Wetnight, Ryan
Class of: 2005


It was always the same refrain and Ryan Wetnight used it as an incentive to prove his detractors wrong. And prove it he did, by playing tight end at Fresno City College, Stanford University, and then for the Chicago Bears. "The knock on me was that I was too small to play tight end. I was 200 pounds at Fresno City College and about 205 pounds when I went to Stanford," Wetnight said. "Funny, though, as I started two years at each place, although in my senior year at Stanford I finally bulked up to about 230 pounds." Wetnight's father, Dick, moved the family from Arizona to Fresno when Ryan was a year old. Ryan got his first taste of football as a five-year-old spectator at San Joaquin Memorial and Bullard High games. In junior high, Wetnight played soccer, baseball, and basketball. He arrived at Hoover 5'2" and 130 pounds, but he turned out for football because his friends did. "I played guard because I didn't realize I wasn't big enough to play guard," Ryan chuckled. "So I just played it. I had never played organized football, so I didn't know what I was doing. I didn't know an offensive lineman from a skilled position."

Ryan spent his early years watching Fresno State football and basketball games with his father who was heavily involved in the Bulldog Foundation. "I remember going to the California Bowls watching Kevin Sweeney and great receivers like Henry Ellard, Stephone Paige and Stephen Baker," Ryan recalled. "Tll never forget the NIT champion basketball team. I knew Coach Boyd Grant and all the players. Everything revolved around Fresno State athletics and I loved it." He doubled as a backup tight end on offense and safety on defense as a sophomore, but was the starting tight end as a junior. He really began to learn the game and, at last, "knew what he was doing."

His senior year, Coach Pat Plummer needed a quarterback and chose Ryan. "So I finished high school as a quarterback," Wetnight said, "I threw my share of interceptions because I wasn't sure where cover two or three were. Pat really helped me. I just tried to find my guys and get them the ball." He did well enough that Hoover upset Clovis West and had one loss heading into the playoffs where the Patriots were hammered by Bakersfield.

Wetnight was a key player when Hoover was Valley Champion in basketball during his junior year. The Patriots reached the state playoffs, beating Mater Dei, but falling to Crenshaw in a close one. With no Division I offers, Wetnight enrolled at Fresno City College under Coach John Volek whose son Bill, a future star at Fresno State and in the NFL, was the quarterback. Wetnight asked Coach Volek where he could play and was told they needed a tight end. He started and excelled for two years, becoming a scholastic All-American. Volek convinced Stanford coaches to take a look. Wetnight had a big game in the Producers Bowl for the Rams. Stanford offered a scholarship, but he had to write an essay to the admissions board before he could enroll.

"At Fresno City, we had good coaching and great teams," Wetnight said, "I really got to understand the game and the speed of play. I felt I had an edge in experience over the freshmen and sophomores at Stanford. So I was able to slide in and start as a junior." Coach Dennis Greene had a good season with a young team. The Cardinals lost to Georgia Tech in the Aloha Bowl, but the future looked bright with nearly all starters returning. Then Greene took the Minnesota NFL head coaching job. Wetnight said the despair of losing a good coach was brief when Stanford hired Bill Walsh. "Greene had taught us everything he learned as an assistant to Walsh, so now we were getting it straight from the horse's mouth and everyone was excited again. We finished 10-3 and beat Penn State in the Florida Blockbuster Bowl. We beat Cal who was in the top ten and Notre Dame with Lou Holtz when the Irish were number six." A bonus for Wetnight and teammates was their opportunity to train with Jerry Rice and several 49er players who worked out at nearby Menlo College. Joe Montana would come by and throw passes to the Cardinal receivers. Wetnight was told that he was capable of playing in the NFL enough times to believe it. Ron Green was Wetnight's position coach at Stanford. but when Ryan graduated Green was the offensive coordinator for the Chicago Bears. "Ron called me and said they [the Bears] were going to sign me as an undrafted free agent, which basically meant I could try out for the team in the mini-camp. He said 'I think you can play, but you will have to convince everyone here that you can." That was the challenge Wetnight needed. He started the opening game against the New York Giants at Soldier Field and said he was one nervous guy staring across at linebacker Lawrence Taylor. Wetnight related, "I worked through it and played seven seasons for Chicago. In my third season, with about three games left, my cleat caught in Detroit, my knee popped, and I tore my ACL. I ended up playing the rest of the game, but the next day my knee was swollen and I could hardly walk. I lost about four games and had to have surgery."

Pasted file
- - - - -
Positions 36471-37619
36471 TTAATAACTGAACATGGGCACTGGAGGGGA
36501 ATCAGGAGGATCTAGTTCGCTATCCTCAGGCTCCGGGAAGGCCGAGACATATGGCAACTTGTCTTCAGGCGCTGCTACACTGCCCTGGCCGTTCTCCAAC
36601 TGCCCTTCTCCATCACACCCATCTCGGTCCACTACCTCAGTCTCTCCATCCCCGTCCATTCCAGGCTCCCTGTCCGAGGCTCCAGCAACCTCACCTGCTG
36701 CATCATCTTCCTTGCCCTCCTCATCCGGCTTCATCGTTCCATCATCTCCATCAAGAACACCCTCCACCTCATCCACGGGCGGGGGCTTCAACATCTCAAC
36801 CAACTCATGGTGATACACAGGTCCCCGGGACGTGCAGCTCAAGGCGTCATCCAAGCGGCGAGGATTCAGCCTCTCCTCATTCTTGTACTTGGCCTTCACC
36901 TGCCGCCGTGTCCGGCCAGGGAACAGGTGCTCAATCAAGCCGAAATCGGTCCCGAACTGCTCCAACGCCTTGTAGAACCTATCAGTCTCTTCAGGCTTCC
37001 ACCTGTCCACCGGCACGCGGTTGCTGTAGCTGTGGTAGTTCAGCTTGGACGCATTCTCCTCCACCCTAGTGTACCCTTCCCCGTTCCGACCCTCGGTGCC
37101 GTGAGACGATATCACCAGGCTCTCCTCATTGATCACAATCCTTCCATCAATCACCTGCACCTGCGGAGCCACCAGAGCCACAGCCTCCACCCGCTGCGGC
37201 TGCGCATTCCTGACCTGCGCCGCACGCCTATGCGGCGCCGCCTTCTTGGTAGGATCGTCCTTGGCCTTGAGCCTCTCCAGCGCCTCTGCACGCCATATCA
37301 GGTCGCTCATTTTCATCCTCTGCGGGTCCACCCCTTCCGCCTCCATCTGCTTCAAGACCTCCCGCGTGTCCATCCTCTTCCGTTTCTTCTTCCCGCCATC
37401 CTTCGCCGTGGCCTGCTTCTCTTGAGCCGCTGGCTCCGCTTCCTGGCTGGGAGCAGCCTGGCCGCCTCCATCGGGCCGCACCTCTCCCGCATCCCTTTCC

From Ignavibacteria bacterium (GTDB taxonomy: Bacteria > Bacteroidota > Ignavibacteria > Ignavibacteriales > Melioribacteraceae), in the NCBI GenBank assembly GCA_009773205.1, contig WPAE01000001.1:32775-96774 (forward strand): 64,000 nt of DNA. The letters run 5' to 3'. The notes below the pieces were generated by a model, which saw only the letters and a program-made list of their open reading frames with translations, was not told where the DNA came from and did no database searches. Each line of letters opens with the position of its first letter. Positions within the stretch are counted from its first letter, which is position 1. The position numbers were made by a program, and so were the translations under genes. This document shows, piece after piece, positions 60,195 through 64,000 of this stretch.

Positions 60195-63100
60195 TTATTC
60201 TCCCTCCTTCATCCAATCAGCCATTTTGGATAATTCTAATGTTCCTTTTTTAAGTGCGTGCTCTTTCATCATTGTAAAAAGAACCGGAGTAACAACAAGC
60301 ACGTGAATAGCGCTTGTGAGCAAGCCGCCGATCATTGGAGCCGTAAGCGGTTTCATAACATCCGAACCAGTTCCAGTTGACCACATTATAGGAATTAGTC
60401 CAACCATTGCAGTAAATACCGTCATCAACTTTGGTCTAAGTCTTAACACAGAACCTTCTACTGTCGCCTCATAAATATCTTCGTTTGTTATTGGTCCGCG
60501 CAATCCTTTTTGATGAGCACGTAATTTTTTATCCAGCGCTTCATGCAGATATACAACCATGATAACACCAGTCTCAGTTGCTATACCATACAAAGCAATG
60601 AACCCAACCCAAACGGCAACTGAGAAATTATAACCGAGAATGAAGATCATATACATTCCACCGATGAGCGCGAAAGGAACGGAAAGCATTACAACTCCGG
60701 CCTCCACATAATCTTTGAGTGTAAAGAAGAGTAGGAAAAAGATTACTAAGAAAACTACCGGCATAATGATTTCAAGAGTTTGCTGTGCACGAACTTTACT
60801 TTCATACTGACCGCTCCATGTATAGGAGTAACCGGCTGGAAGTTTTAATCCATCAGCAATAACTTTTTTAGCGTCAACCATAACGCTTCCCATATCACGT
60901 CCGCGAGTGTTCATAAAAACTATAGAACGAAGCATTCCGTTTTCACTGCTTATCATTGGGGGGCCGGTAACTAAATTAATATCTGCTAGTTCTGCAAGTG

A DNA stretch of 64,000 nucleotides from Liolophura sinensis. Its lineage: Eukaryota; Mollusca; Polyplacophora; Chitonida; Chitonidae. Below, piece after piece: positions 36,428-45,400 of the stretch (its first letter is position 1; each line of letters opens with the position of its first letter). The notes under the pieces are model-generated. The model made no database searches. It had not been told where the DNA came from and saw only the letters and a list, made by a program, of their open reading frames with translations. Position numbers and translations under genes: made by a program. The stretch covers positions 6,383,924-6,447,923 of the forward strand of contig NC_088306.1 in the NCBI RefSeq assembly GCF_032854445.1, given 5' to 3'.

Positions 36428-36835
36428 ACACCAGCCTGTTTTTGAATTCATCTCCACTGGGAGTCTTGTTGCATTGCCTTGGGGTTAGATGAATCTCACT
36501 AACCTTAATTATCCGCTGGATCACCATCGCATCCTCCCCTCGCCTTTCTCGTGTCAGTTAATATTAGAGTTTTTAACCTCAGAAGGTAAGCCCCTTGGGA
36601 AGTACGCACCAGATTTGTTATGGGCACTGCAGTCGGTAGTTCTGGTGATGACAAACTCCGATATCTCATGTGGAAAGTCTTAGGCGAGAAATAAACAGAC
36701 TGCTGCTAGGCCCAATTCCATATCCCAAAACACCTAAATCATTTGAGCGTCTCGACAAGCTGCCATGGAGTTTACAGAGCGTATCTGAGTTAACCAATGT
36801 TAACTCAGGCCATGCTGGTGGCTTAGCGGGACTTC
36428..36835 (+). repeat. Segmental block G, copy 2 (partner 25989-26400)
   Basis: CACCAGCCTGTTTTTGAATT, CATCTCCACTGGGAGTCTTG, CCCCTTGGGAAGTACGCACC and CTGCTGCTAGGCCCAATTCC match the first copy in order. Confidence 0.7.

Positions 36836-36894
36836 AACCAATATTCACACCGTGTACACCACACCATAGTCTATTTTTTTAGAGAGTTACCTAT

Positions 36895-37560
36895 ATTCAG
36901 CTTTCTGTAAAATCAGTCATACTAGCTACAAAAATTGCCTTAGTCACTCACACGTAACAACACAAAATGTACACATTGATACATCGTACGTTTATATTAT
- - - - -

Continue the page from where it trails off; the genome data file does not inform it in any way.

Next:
Most players miss a season due to an ACL operation. Wetnight had worked hard for a starting job, so he wasn't going to lose it. He was in rehab twice a day and up to full speed when training camp opened in July. The knee still hurt, but he played the whole year. When he left Chicago, he moved to Green Bay with Brett Farve. Doctors told him that concussions wetnight had received could be a problem, so he retired. “So I walked away from football at age thirty. It wasn’t easy having played since my days at Hoover.” Wetnight took a year off in Arizona to work with a consulting firm. He turned down an assistant coaching job at Ohio State because he wasn’t ready to subject his wife and child to a profession where four years is average at any one school.

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